Neurogenic Claudication Definition

So, what is the neurogenic claudication definition?

It seems like an unpronounceable scientific phrase to describe back pain that spreads into the legs, but there you have it. Neurogenic means “of the nerves”. Claudication literally means limping. So you have a phrase describing walking unevenly due to pain stemming from the nerves in the back. Continue reading to better understand the neurogenic claudication definition.

Several components make up neurogenic claudication. We'll walk you through it, you should pardon the pun, step by step. It is necessary to understand where the problem originates, so people can better describe their symptoms to their doctor.

The Spine

Understanding the neurogenic claudication definition: Walking upright, supporting movement and bearing weight means the spine has a lot of work to do. Add aging to the equation, and you have a body part some of whose components are about to cave in. The spinal cord, much like wiring, is contained inside a cover. This cover is formed by vertebrae, stacked like poker chips. Between them are gel-filled discs that act as shock absorbers. Nerves enter the equation at each disc, running from the spinal cord inside the stack of chips.

The spine is divided into five areas, beginning with the cervical at the neck and going down into the coccyx at the tailbone. The area of the spine we're concerned with is the lumbar spine or lower back. Each nerve corresponds to a part of the body, controlling or causing pain as the case may be. Should the thoracic spine, for example, be involved, pain would be felt in the shoulders, shoulder blades or arms.

The lumbar spine controls or is the cause of pain in the buttocks, hips, and legs. A pinched nerve is just a phrase to someone who doesn't feel it. Those who do, however, only know they can't walk properly, or there is pain in the hips and buttocks.

Where aging enters the picture

More ordinarily called spinal stenosis, claudication is sometimes caused by the narrowing of the spinal cord due to aging. As the body ages, gravity kicks in. The vertebrae become closer together when the gel in the discs dries out. They rub together, which means arthritis. This is what narrows the spine, putting more pressure on the nerves.

Also involved are the ligaments getting thicker, discs that bulge and bone spurs. These, too, impinge on the nerves in the lumbar spine. This impingement causes muscle weakness, muscle spasms, numbness, tingling or pain in the hips, buttocks, and legs.

What helps the pain?

Would you believe sitting down or bending over helps relieve the pain? When standing, the spine encounters the nerves. Standing and walking makes the pain worse. However, when sitting or bending over, the vertebrae have space between them. The nerves can breathe, so to speak. Walking with a walker that has wheels will help with the pain, as bending over to grasp the walker's handlebars puts distance between the spine and its discs.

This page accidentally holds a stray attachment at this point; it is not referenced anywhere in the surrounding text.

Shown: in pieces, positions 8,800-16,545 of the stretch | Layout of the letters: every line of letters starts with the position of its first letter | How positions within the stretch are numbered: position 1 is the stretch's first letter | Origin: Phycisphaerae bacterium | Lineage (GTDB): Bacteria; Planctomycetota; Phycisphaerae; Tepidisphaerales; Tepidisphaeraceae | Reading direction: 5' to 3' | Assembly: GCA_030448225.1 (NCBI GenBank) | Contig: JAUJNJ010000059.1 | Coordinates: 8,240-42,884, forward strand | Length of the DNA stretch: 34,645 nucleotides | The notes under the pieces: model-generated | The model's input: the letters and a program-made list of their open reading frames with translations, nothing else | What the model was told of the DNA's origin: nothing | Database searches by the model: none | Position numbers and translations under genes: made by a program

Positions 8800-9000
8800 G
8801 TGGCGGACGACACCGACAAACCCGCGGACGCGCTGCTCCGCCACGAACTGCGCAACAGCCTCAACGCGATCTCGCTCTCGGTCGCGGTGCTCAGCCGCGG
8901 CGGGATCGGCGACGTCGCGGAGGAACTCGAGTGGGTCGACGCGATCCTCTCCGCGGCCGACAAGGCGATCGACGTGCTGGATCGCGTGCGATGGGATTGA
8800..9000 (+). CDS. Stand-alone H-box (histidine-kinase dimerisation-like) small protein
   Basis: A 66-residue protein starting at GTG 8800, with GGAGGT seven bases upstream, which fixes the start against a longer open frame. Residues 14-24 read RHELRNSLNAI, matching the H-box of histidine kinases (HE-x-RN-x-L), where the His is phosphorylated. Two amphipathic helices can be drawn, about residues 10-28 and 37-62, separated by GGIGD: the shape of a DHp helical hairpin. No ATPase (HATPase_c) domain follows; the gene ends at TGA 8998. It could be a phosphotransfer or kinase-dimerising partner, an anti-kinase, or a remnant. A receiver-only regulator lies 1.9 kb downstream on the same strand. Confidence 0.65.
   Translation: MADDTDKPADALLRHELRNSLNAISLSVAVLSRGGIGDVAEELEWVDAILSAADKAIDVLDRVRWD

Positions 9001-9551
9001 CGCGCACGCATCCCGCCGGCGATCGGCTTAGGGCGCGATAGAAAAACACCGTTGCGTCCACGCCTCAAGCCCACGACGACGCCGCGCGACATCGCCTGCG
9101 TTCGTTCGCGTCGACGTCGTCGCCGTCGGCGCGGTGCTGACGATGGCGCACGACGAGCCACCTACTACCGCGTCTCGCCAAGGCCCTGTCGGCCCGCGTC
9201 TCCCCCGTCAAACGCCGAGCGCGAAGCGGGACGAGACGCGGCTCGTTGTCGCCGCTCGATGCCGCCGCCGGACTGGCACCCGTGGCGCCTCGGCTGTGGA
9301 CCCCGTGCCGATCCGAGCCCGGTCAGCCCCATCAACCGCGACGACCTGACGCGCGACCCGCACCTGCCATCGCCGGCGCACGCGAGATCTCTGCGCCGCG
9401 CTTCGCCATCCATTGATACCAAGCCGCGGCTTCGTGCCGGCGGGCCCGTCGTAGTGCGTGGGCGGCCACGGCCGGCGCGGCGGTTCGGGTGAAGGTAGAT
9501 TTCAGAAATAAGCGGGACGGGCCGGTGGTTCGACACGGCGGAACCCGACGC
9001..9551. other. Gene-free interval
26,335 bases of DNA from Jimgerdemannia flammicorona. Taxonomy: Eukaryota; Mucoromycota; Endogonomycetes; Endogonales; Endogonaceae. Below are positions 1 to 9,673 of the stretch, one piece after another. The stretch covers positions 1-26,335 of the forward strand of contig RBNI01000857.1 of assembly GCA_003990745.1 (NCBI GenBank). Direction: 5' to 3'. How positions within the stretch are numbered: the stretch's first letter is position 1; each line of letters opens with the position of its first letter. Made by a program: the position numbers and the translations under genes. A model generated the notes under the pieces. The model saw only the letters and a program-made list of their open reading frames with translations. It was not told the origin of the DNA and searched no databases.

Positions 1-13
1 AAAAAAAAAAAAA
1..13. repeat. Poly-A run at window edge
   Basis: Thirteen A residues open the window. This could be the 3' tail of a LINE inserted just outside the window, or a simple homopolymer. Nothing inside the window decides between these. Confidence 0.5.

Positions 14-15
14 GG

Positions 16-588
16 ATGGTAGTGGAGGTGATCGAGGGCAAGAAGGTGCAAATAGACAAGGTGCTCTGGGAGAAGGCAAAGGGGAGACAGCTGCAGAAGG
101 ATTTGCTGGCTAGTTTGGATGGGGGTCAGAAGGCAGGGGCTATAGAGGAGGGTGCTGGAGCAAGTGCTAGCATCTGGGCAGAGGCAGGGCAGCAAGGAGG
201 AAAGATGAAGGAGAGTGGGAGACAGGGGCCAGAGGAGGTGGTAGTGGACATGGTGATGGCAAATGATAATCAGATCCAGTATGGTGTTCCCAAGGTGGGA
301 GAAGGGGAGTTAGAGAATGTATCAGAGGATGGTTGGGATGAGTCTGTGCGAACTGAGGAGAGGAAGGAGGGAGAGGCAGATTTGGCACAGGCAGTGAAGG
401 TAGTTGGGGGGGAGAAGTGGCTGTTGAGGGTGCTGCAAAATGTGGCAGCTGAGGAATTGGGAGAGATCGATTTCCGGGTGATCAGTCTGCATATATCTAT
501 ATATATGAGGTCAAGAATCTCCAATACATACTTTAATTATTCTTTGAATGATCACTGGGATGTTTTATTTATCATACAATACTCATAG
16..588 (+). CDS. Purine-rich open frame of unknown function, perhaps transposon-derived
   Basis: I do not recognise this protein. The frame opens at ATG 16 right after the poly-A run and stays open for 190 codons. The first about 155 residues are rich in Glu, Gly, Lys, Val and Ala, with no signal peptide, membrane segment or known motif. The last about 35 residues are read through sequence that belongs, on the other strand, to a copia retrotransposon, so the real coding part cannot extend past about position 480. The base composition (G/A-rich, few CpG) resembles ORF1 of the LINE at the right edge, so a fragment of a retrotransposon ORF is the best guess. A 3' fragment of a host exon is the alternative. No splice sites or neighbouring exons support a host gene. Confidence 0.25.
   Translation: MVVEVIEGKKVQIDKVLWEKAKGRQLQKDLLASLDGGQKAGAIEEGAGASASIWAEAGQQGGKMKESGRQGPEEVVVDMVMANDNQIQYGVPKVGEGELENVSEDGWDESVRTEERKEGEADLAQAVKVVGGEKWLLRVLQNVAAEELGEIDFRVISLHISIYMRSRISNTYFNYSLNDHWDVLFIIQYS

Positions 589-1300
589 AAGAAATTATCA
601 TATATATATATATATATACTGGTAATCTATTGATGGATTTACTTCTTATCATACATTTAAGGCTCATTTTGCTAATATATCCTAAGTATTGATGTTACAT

A doctor will first prescribe pain medication and anti-inflammatories in addition to physical therapy. These are temporary fixes in case the pain and the condition don't last too long.

What if they do last longer?

Neurogenic claudication or spinal stenosis is a chronic condition. While it can't be completely cured, the pain it causes can be mitigated. Physical therapy includes exercises that stretch the spine, thereby easing the cause of the pain.

These exercises, once given by a physical therapist, can be done at home on the person's own time and ability. However, these things help to some extent, but surgery helps more:

This is spinal tap

Injections into the site of the nerve damage help a lot. The doctor will inject lidocaine for pain and corticosteroids for inflammation. Studies have shown that people injected with lidocaine over those injected with both showed less pain for a longer time, moved better, and fewer side effects.


Laminectomy is when the doctor removes the bone spur impacting the spinal nerve. It only takes about three days in hospital, and people are usually back at work within two weeks. It's that simple.


Just as the name implies, the offending bone spur is removed. Two discs are removed and replaced with a bone-like material. This effectively immobilizes the area, which means the person won't be able to bend over as far as he once could. This surgery has its disadvantages:

  • Muscle loss due to the six weeks' recovery period. Physical therapy will be needed
  • The vertebrae above and beneath the fusion will have more stress on them, thereby causing future problems
  • Only recommended for those with degenerative spots or really bad arthritis

Understood: neurogenic claudication definition.

Last Reviewed:
July 19, 2017
Last Updated:
October 25, 2017
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